Instead, Google decided to establish a different version of its search engine that had the capability to understand character based languages such as Korean, Japanese and Chinese. It was possible for Google to administer such capabilities from its US-based facilities. For some years, Google was able to control almost 25 per cent of the search market in China and thus was able to avoid censorship by the Chinese government.

Till the year 2002, visitors to Google.com in China mainly comprised of white collar pro-Western businesspeople functioning in China. But the company began to face problems by the end of 2002 when internet users in the country were unable to have access to google.com because the Chinese government had started blocking the site and they had no choice but to divert to other search sites in the country.

Very soon, Google was able to temporarily resolve the issues with Chinese authorities and users were able to access google.com gain for some time. However, the government in China again enhanced censorship, which made the Google search engine very slow and unreliable. Consequently, Google in China was able to provide users with less than satisfactory versions of its search engine functions.

Additionally, by this time Baidu.com had become the biggest competitor for Google in China and began to grow remarkably fast in capturing 64 percent of the total market share by the end of 2006 in providing services to the larger percentage of the younger users that endeavored to download music and MP3 videos. As a result, Google’s market share sharply declined from 25 percent in 2002 to 19 percent in 2006 (Yardley, Jim. 2007).

Methodology

In order to get meaningful information about consumer perceptions in regard to what people felt about Google’s service in China a random survey was conducted by identifying 50 respondents from varied backgrounds that represented different age groups, gender and professions.

Amongst the fifty respondents 28 were male and 22 were female, while the maximum representation was in the age group of 18 to 25 that accounted for 51 percent of the total respondents. The age group of 26 to 40 accounted for 37 percent while the remaining were over 40 years of age. Most of the respondents were college students and those that had started working recently.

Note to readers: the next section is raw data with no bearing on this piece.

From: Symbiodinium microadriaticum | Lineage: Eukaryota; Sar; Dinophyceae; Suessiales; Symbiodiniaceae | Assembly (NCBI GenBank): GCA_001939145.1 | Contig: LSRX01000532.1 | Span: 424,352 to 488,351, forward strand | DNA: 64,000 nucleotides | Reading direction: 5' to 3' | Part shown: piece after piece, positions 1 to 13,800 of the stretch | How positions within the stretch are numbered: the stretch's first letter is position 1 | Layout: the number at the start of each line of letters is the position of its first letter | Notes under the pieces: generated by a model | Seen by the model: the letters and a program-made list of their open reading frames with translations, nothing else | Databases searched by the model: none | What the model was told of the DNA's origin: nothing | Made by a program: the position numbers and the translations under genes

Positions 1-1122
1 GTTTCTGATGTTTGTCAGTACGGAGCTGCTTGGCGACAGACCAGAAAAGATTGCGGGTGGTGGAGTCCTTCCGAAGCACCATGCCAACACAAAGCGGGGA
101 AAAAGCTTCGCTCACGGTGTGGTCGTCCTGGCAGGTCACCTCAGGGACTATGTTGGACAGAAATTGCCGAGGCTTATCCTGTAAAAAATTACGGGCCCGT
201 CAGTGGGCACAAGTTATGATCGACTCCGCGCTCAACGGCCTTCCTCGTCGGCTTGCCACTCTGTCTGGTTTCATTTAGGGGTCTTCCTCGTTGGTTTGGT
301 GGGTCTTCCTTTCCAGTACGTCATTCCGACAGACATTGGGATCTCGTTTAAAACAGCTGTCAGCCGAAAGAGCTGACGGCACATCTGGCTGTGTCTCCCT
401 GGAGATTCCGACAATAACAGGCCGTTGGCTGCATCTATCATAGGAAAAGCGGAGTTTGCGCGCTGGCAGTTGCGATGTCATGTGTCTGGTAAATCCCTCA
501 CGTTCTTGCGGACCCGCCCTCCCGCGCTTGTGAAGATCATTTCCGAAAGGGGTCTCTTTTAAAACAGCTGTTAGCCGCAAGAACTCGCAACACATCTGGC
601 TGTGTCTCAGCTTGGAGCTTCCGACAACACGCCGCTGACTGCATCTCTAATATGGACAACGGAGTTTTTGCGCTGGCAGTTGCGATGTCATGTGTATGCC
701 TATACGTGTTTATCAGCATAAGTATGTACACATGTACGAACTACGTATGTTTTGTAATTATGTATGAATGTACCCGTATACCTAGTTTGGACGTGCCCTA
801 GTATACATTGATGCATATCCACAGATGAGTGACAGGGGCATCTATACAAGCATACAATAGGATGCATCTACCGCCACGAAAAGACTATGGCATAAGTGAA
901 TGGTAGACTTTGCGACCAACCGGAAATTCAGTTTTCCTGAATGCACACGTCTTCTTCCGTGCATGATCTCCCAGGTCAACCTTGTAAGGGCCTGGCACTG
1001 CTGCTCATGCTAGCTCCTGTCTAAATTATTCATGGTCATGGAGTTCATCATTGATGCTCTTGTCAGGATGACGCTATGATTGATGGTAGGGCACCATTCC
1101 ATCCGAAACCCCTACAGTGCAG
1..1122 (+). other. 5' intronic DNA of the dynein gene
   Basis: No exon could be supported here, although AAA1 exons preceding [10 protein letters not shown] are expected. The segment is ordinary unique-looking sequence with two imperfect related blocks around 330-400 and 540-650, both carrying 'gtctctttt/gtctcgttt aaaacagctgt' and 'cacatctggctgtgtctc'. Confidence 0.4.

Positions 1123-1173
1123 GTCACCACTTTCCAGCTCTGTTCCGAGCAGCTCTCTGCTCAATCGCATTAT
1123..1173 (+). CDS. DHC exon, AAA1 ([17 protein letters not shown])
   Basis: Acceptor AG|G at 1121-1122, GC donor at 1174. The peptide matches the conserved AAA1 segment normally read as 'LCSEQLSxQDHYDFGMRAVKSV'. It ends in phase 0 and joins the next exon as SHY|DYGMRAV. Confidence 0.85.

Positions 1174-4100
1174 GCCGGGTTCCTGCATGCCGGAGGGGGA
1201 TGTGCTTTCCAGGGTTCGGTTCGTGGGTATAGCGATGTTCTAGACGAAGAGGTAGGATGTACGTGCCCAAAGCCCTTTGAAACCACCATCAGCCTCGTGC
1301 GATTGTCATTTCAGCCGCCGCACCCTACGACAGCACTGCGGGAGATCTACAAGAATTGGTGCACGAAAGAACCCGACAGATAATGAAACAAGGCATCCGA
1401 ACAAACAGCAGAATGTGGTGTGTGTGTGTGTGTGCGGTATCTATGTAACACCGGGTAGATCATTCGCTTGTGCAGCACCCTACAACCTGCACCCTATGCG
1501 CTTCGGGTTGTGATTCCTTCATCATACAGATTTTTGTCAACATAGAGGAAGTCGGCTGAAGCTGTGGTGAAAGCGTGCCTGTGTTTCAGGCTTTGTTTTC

They were informed that the survey was to determine consumer patterns of using search engines in China and that their responses would be treated in utmost confidentiality.

They were not required to disclose their identity on the questionnaire but were requested to provide information only about their gender, age and profession. The following 15 questions were included in the questionnaire to get a broad idea of users’ perceptions of search engines in China:

  1. Which sites do you use for searching the internet?
  2. What kind of information do you usually search for?
  3. Please name the websites that you visit most frequently?
  4. What language do you prefer to use while browsing the web?
  5. How often do you use the English language while searching the web for information?
  6. Do you use search engines for academic purposes or others?
  7. If the purpose is not academic please specify the kind of content that you search for.
  8. What are the difficulties that you face in searching for information on the web?
  9. Which website do you feel is the best for meeting your search aspirations?
  10. Please inform the reasons for the same.
  11. What do you feel about the censorship introduced by the Chinese government?
  12. Do you feel it is necessary and in meeting the given objectives?
  13. Do you prefer to use local Chinese websites for searching or you are open to search foreign websites also?
  14. Which of the foreign websites do you think provides maximum efficiency and information?
  15. How do you rate it with local websites in terms of efficiency and content?

It is evident that Google had made major mistakes by entering the Chinese markets. It is thus required to first examine the factors that determine any company’s situations in entering such ventures. Google did not proactively initiate measures to assess its macro environment in China in terms of industry and competitive conditions and forces that acted to reshape such environment.